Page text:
Despite Montek opposition will Cabinet charge spectrum fee?
In strongly worded letters both Montek Singh Ahluwalia and AUSPI, a lobby for CDMA service providers have objected to the EGoM's recommendation to charge a one-time fee for excess spectrum allocations.
New Delhi: The Union Cabinet is expected to meet this week to clear the one-time fee incumbent telcos have to pay for excess spectrum they hold. As per calculations of the Empowered Group of Ministers (EGoM) which met on the 8th of October and decided the norms for one-time charge, the Government is hoping to raise about Rs 27,000 crore through this exercise. But will the government actually pull it off?
Two developments over the weekend could well force the Government to rethink its decision. For one, it has emerged that in asking telcos to cough up money for having spectrum in excess of 4.4 mhz in GSM and 2.5 mhz in CDMA, the EGoM went against not one but two opinions to the contrary. This decision goes against the opinions of the Attorney General as well of Planning Commission's Deputy Chairman Montek Singh Ahluwalia. Firstpost reviewed a letter which Ahluwalia had sent to Chidambaram just a day before the EGoM meeting was held, where he has clearly argued for charging incumbent telcos only beyond 6.2 mhz/5mhz for GSM/CDMA.
The second development pertains to the Association of Unified Telecom Service Providers of India (AUSPI) writing a letter to the Prime Minister, where it has sought the PM's intervention over reversing the EGoM decision. AUSPI is a lobby for CDMA service providers and in its letter has pointed out that 6.2 mhz of GSM spectrum and 5 mhz of CDMA spectrum are contractual limits and therefore incumbents should not be charged up to these limits. It has also sought levy of charge retrospectively from 2008.
But why did the EGoM decide to levy charges beyond 4.4mhz/2.5mhz for GSM/CDMA in the first place? Official sources had explained after the EGoM that the option to charge existing operators above the contracted spectrum of 6.2 MHz was not chosen since this could have led to claims from operators who had been assigned only 4.4 Mhz for allocation of the remaining airwaves without any charge. As per current license terms, the Government is obliged to provide spectrum up to 6.2 Mhz to GSM operators.
"Such a situation may not be conducive to ensuring a level playing field between existing and new players since the new entrants would be paying for their entire spectrum at the auction price," these sources had said.
According to the AUSPI letter, Bharti Airtel received more than the contracted 6.2 mhz GSM spectrum in 11 circles - Gujarat, Haryana, Kerala, Madhya Pradesh, Maharashtra, Mumbai, Tamil Nadu, UP West, UP East, Bihar and Orissa. AUSPI's calculations have included circles where Bharti got over 6.2 mhz in the 900 mhz band too. The association has alleged that Vodafone got excess spectrum in four circles - Andhra Pradesh, Chennai, Karnataka and UP West whereas Idea Cellular got it in Delhi. None of these figures have been confirmed by us with the respective telcos.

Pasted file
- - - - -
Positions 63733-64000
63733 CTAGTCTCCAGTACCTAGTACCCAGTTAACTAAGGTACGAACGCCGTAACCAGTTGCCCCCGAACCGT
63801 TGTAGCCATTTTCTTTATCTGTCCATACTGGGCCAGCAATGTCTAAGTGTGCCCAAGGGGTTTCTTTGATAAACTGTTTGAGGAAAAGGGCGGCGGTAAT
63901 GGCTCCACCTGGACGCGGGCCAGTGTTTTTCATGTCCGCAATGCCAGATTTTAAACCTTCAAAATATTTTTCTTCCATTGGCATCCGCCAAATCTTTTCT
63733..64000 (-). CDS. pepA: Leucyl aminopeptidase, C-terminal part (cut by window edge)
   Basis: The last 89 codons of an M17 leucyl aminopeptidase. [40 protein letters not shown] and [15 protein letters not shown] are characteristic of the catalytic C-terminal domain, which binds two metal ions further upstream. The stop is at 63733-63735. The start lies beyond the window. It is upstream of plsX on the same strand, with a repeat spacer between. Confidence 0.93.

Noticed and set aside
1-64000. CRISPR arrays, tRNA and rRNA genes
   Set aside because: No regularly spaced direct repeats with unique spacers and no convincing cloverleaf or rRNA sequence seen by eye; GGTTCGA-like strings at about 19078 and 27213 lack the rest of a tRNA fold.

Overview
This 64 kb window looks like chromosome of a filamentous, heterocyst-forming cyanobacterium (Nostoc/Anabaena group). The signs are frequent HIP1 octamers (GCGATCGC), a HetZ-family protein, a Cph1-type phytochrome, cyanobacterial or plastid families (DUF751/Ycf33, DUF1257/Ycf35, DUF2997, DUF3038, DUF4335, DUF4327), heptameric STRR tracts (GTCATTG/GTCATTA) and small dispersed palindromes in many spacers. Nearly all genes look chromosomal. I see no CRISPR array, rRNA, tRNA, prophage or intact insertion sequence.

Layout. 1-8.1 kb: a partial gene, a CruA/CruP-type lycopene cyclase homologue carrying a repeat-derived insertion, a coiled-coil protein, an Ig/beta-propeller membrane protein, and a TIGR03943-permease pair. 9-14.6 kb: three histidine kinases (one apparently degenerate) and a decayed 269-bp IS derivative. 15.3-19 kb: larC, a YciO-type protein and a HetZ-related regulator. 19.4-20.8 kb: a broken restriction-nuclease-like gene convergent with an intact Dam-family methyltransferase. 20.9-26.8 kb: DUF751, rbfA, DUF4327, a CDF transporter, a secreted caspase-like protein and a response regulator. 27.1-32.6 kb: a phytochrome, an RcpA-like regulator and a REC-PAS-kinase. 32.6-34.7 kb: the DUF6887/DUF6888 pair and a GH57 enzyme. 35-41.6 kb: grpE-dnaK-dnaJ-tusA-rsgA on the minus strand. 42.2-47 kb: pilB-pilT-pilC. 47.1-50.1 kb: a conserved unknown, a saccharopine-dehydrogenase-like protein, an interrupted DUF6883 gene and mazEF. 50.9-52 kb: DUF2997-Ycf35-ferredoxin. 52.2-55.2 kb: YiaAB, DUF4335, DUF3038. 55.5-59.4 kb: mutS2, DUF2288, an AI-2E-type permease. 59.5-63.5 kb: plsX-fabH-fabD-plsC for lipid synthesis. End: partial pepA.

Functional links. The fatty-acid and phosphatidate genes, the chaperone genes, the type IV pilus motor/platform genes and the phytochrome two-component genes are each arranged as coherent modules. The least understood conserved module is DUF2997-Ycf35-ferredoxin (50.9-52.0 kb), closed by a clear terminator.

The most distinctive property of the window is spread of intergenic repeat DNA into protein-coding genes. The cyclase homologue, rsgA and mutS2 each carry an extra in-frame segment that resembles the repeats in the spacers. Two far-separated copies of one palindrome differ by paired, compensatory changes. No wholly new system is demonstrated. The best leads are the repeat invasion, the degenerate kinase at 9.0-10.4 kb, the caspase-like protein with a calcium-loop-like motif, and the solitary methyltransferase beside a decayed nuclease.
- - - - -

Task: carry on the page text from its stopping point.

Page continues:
The AUSPI letter points out that the "Concept of imposing prospective charge below the contracted limit clearly favours dominant GSM operators as they have the shortest period of validity of the license....late entrants like our member operators have eight years of remaining validity period of the license, thus would be affected the most. Our member operators would have to pay eight times the charges on per mhz basis for CDMA spectrum vis-a-vis dominant incumbent GSM operators."
In his letter, written on October 7, Ahluwalia gave two main reasons for opposing one time fee after 4.4/2.5 mhz of GSM/CDMA spectrum. Firstly, he said that 6.2 was the contracted spectrum and subject to the AG's opinion, "I would emphasise that we should respect the sanctity of the contract". The Planning Commission Deputy Chairman went on to further say that if, in fact, telcos were told earlier that license terms and conditions could be changed later, license terms should be revised to make the terms of intervention clearer.
His second argument was that it is unfair to allow those telcos who already have spectrum upto 6.2 mhz in GSM to continue to use it without payment while those who got only 4.4 mhz have to bid in an auction to get additional spectrum even upto 6.2 mhz. Is Chidambaram listening?
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